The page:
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The Great Divorce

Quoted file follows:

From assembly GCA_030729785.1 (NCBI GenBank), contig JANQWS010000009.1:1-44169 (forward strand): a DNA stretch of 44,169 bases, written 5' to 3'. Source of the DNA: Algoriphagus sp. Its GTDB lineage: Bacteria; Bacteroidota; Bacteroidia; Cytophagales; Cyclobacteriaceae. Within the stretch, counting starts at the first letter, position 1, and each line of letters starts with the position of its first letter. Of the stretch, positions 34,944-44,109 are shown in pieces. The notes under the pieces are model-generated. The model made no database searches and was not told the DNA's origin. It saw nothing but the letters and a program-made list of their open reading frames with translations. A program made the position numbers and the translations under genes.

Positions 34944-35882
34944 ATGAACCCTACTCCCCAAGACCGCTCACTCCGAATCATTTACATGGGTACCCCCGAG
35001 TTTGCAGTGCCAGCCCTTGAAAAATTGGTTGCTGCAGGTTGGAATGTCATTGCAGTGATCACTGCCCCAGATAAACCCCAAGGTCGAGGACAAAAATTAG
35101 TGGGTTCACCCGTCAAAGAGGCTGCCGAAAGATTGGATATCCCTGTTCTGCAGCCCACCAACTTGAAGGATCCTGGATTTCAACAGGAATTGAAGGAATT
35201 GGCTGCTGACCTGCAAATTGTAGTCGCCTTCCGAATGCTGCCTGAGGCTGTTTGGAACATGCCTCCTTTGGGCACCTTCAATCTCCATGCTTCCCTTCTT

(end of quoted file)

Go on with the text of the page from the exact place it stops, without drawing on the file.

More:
This book is delightfully insightful in it is content. Lewis is the narrator of his story, which begins in Hell, a dreary town full of empty streets. Lewis uses a dream as the vehicle to carry his ideas. Lewis boards a bus for Heaven with other ghosts from the town. It is not until the last chapter of the book that the reader finds out that Lewis is actually having a dream. Lewis finds himself in a dark and dreary place, where the houses are gray and empty, a dismal rain never stops, and time is eternally stuck in the bleak period just before sunset. Walking through this abominable town, he happens to find a bus stop, which takes inhabitants out of this gloomy place and into a much brighter happier world. Slightly bewildered, Lewis boards the bus and begins a journey out of a city named Hell and into another city called Heaven. When he arrives at his destination, Lewis discovers that Hell's inhabitants do not enjoy the beauty of this new land. In heaven, these people become ghosts because they are not strong enough to endure the substantive things of this world. The grass and water cut through their feet and even the tiniest object is to heavy for the ghosts to pick up. The rain would penetrate them like bullets would from a machine gun. The concept of Heaven being incredibly large and Hell being considerably small, smaller than a grain of sand is quite a comparison. The ghosts refused any help from the residents of heaven. One of the major mistakes the ghosts made was trying to conquer their struggles with their own powers. Time and again, Lewis sees the ghosts fail, but they still will not let go of what is holding them back. While Lewis is walking he meets George MacDonald who aids him in his journey through heaven. MacDonald tells Lewis that this journey is a dream, which will make clear to him that souls have a choice between Heaven and Hell and what that choice is. Lewis, at first, is unable to understand why the lost souls must be damned.

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